In fact, the game had changed far sooner than Gael Clichy's sloppy tackle in the 58th minute that warranted a second yellow card. As if the match was simmering quietly to that point, City seemingly became more and more irritated with how Chelsea had decided to play.

Raul Meireles and Ramires were brilliant in the middle of the pitch, so much so that they forced Yaya Toure's worst and most contentious performance in a City shirt. It got to the point where Toure was just scraping the back of ankles for the hell of it, like he wanted referee Mark Clattenburg to book him. Usually one of the most composed players in the league, Toure, like most of the City XI, just wasn't himself.

Juan Mata was on his game as well, using David Silva's slick moves against City. By teasing the likes of Vincent Kompany and Pablo Zabaleta and anyone else that would come near him, Mata showed the Manchester team how annoying Silva can be for opposing sides. Things is, Mata wasn't the only player doing this routine as his teammate Daniel Sturridge got in on the act quite wonderfully. Unfortunately for City, his Spanish compatriot on the other side had apparently taken the night off.

Are you sensing the trend here?

Even the ice cold Mario Balotelli was drawn into the fire as the match progressed. The ice had thawed from his crisp second minute finish and he began to see less and less of the ball and more and more of his rear end on the pitch. His annoyance with the match became increasingly evident as the time ticked off the clock, which you rarely see from the Italian forward.

When the final whistle blew, Chelsea had committed 11 fouls (with what felt like at least seven from Meireles) and four yellow cards. Manchester City was whistled on 20 occasions, with one yellow and one sending off. It was the most fouls that City's had called against it all season.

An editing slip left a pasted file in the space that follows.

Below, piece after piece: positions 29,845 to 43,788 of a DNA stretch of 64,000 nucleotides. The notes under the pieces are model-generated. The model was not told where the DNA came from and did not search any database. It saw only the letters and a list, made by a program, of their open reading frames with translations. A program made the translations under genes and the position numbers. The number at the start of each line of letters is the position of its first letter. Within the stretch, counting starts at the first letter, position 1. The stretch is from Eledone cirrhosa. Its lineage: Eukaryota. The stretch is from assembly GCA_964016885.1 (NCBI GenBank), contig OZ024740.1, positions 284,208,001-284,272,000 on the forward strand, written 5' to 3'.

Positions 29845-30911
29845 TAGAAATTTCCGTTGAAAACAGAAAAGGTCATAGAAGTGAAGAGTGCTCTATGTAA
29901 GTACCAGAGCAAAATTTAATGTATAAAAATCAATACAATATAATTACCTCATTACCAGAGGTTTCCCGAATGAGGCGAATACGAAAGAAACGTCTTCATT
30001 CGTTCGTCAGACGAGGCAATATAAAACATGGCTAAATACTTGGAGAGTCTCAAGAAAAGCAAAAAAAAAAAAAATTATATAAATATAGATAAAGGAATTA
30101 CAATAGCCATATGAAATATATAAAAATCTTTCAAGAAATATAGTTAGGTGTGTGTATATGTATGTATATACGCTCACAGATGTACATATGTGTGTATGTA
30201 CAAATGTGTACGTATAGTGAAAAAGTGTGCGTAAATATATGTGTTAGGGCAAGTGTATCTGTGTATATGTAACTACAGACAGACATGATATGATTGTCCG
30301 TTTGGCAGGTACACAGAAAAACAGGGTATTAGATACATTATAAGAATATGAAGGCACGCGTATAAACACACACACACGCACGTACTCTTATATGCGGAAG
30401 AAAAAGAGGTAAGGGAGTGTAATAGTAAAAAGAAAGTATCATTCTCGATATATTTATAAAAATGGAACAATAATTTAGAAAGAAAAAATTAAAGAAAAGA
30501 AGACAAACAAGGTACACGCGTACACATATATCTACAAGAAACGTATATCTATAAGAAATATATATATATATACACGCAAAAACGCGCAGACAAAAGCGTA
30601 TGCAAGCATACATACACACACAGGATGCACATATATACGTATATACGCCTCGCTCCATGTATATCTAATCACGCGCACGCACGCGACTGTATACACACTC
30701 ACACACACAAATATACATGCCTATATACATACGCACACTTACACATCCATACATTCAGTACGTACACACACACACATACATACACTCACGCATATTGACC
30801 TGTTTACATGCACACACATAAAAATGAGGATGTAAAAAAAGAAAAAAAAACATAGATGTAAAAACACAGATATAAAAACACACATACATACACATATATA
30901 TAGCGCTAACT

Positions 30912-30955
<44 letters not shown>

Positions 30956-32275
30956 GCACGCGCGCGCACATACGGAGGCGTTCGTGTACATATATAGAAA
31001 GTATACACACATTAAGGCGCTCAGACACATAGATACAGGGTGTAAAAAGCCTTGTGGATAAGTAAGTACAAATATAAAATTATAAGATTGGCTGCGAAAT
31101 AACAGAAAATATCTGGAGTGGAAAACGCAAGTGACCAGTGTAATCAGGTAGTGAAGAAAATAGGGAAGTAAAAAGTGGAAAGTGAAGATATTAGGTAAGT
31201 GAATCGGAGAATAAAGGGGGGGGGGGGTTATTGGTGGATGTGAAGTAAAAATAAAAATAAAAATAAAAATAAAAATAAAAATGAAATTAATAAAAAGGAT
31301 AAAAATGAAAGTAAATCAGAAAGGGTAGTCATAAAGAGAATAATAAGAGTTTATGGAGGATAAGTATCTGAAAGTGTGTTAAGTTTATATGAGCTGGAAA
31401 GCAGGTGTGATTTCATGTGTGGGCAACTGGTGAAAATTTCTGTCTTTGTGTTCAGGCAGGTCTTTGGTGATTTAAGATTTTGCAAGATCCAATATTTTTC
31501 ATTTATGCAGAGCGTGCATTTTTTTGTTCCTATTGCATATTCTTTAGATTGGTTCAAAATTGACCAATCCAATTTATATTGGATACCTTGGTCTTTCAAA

"We showed good strength of character and resilience. We did very well in the second half to find the details we needed to get the three points."

- Chelsea manager Andre Villas-Boas

"I’m very happy," said Chelsea boss Andre Villas-Boas after the match. "It’s been a very gratifying week for us. It was a very good win for the players. Going 1-0 down made things very difficult - it gave Man City even more motivation and belief to get a good result.

"We showed good strength of character and resilience. We did very well in the second half to find the details we needed to get the three points. We deserve credit for what we are achieving after a bad run of results."

Absolutely right, AVB. Chelsea deserves a ton of credit for shutting down (City only had SEVEN shots, two of which were on target) one of the most vaunted attacking sides in Europe. In doing so, the Blues dealt City its first loss of the the league season...and more importantly, dealt it a huge blow to an ego that was ripe for a bit of bruising.

Shane Evans is an editor for USA. His feature, "The Full English" appears every Friday morning. Contact Shane at with questions, comments and concerns, follow him on Twitter at